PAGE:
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Commentary |

Do Inhaled Corticosteroids Significantly Increase Cataract Surgery in Elderly Patients?

Frederick T. Franfelder
Arch Ophthalmol. 1998;116(10):1369. doi:10.1001/archopht.116.10.1369.
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JAMA

Association of Inhaled Corticosteroid Use With Cataract Extraction in Elderly Patients

Edeltraut Garbe, MD, MSc; Samy Suissa, PhD; Jacques LeLorier, MD, PhD, FRCPC

Context.—  The use of systemic corticosteroids is a known risk factor for the development of cataracts.

Objective.—  To determine whether treatment with inhaled corticosteroids is associated with cataract extraction in the elderly.

Design.—  Case-control study.

Setting.—  Quebec universal health insurance program for all elderly (provincial health insurance plan database [RAMQ database]).

Patients.—  RAMQ enrollees 70 years and older. The 3677 cases were patients with a cataract extraction between 1992 and 1994. The 21,868 controls were randomly selected from patients who did not have a diagnosis of cataract and matched to cases on the index date of the case.

Main Outcome Measures.—  Odds ratio of cataract extraction in patients with prolonged cumulative exposure to inhaled corticosteroids compared with nonusers.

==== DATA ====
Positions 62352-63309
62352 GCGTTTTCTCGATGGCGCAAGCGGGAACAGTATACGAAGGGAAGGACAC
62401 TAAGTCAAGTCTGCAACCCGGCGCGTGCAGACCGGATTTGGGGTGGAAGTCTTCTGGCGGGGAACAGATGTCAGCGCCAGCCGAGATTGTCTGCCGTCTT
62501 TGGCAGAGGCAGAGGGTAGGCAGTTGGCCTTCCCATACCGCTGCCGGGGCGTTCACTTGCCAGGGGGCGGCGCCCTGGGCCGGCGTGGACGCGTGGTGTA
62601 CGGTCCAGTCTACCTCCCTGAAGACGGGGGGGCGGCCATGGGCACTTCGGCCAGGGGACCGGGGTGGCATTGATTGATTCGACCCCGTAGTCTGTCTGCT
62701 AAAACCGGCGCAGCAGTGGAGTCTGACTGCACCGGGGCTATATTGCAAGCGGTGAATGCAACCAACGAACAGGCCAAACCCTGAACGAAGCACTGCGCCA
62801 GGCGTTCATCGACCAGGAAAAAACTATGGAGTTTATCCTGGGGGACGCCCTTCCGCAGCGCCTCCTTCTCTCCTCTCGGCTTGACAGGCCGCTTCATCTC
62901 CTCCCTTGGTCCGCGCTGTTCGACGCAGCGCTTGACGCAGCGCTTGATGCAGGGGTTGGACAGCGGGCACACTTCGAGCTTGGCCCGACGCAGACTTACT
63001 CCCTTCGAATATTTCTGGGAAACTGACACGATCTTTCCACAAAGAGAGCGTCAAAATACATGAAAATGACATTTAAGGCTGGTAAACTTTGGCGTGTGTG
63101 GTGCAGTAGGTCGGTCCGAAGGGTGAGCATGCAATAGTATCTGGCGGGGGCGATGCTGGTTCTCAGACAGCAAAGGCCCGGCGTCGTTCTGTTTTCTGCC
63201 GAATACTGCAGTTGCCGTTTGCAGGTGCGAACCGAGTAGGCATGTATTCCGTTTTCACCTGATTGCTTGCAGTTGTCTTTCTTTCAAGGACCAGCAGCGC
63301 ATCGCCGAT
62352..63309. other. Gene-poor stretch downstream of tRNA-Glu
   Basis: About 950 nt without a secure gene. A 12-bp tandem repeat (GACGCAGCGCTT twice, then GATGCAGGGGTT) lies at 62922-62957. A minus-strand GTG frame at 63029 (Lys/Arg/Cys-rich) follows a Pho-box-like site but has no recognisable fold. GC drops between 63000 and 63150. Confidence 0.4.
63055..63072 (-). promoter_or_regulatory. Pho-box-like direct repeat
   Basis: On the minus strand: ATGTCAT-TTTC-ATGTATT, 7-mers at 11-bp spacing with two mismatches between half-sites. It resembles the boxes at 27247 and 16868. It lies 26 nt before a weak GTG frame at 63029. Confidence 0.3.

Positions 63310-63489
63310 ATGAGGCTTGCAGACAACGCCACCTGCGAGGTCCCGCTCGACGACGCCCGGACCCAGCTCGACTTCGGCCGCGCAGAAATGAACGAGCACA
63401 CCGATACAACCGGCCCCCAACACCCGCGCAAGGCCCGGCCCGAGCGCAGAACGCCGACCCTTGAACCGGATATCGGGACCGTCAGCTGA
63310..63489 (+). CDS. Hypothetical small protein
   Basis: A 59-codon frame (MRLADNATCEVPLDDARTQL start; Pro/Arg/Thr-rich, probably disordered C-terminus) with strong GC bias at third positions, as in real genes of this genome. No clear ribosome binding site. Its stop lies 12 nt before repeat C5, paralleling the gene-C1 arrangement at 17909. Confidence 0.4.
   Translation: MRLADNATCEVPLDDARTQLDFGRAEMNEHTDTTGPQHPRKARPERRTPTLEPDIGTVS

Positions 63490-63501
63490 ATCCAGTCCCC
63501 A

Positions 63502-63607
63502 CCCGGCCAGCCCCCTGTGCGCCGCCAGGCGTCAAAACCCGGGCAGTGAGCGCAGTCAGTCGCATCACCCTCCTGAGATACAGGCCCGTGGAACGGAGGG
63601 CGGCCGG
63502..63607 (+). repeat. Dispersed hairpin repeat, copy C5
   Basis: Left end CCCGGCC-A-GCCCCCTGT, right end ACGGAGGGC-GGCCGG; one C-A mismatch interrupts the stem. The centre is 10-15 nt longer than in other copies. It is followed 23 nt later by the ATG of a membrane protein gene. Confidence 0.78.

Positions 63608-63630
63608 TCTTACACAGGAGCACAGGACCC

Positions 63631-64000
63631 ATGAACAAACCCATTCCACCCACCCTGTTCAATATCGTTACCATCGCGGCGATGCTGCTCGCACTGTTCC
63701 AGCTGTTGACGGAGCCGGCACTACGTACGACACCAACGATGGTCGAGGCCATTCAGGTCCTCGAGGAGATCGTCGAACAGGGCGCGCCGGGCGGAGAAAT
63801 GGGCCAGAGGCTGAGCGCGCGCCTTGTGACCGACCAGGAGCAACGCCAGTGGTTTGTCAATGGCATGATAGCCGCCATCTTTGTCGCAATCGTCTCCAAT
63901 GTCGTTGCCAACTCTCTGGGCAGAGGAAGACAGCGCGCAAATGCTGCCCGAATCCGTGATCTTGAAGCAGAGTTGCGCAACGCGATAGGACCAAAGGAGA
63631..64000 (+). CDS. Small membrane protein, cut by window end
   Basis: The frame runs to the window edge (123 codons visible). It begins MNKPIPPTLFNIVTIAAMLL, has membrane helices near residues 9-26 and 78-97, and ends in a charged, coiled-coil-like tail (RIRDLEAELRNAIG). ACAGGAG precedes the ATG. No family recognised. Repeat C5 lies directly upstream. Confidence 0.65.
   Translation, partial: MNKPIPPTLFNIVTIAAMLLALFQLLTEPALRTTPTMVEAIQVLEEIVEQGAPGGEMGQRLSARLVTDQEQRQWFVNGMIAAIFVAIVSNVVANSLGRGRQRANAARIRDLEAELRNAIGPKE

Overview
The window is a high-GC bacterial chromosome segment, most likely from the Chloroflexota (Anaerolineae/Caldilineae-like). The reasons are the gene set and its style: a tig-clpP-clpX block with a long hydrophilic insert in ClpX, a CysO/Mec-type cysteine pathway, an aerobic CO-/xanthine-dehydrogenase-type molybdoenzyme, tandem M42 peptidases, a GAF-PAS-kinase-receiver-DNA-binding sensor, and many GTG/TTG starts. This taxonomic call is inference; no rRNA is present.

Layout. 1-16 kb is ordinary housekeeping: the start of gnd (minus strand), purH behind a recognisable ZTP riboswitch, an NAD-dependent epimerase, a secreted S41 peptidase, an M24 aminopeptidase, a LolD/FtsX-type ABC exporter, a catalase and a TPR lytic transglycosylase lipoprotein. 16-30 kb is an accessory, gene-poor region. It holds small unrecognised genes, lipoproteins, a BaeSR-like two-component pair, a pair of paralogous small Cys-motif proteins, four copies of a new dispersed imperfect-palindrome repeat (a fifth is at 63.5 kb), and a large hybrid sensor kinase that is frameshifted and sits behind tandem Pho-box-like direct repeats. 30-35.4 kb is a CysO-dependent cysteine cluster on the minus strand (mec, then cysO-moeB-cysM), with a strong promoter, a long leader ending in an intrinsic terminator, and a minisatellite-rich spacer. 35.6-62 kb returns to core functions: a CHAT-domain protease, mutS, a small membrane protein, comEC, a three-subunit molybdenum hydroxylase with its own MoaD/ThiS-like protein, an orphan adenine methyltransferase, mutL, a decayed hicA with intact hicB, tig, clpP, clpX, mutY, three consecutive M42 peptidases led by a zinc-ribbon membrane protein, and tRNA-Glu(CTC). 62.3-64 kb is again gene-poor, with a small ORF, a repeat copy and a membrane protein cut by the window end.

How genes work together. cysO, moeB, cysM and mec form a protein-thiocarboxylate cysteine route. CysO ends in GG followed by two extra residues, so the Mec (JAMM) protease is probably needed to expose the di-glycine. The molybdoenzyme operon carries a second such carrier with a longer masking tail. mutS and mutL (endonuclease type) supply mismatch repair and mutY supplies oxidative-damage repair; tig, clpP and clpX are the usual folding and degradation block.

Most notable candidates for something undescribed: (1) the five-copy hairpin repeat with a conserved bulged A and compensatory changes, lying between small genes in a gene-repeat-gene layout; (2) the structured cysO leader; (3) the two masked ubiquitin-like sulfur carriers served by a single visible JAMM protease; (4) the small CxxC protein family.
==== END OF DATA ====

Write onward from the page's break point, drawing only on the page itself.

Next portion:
Results.—  Excluding patients with systemic steroid treatment and after adjusting for age, sex, diabetes, systemic hypertension, glaucoma, ophthalmic steroids, and the number of physician claims for services, use of inhaled corticosteroids for more than 3 years was associated with undergoing cataract extraction (odds ratio [OR], 3.06; 95% confidence interval [CI], 1.53-6.13). For high average daily doses of beclomethasone or budesonide (>1 mg), the OR was elevated after more than 2 years of treatment (OR, 3.40; 95% CI, 1.49-7.76), whereas for low to medium doses (≤1 mg) of these drugs, the OR was 1.63 (95% CI, 0.85-3.13) after 2 years.

Conclusion.—  Prolonged administration of high doses of inhaled corticosteroids increases the likelihood of undergoing cataract extraction in elderly patients. Further studies are needed to investigate the risk of developing cataracts for low to medium doses over longer periods.

  Reprints: Edeltraut Garbe, MD, MSc, Director, Potsdam Institute of Pharmacoepidemiology and Technology Assessment, Otto-Erich-Str 7, 14482 Potsdam, Germany (e-mail: 106700.3205@compuserve.com).

1998;280:539-543.

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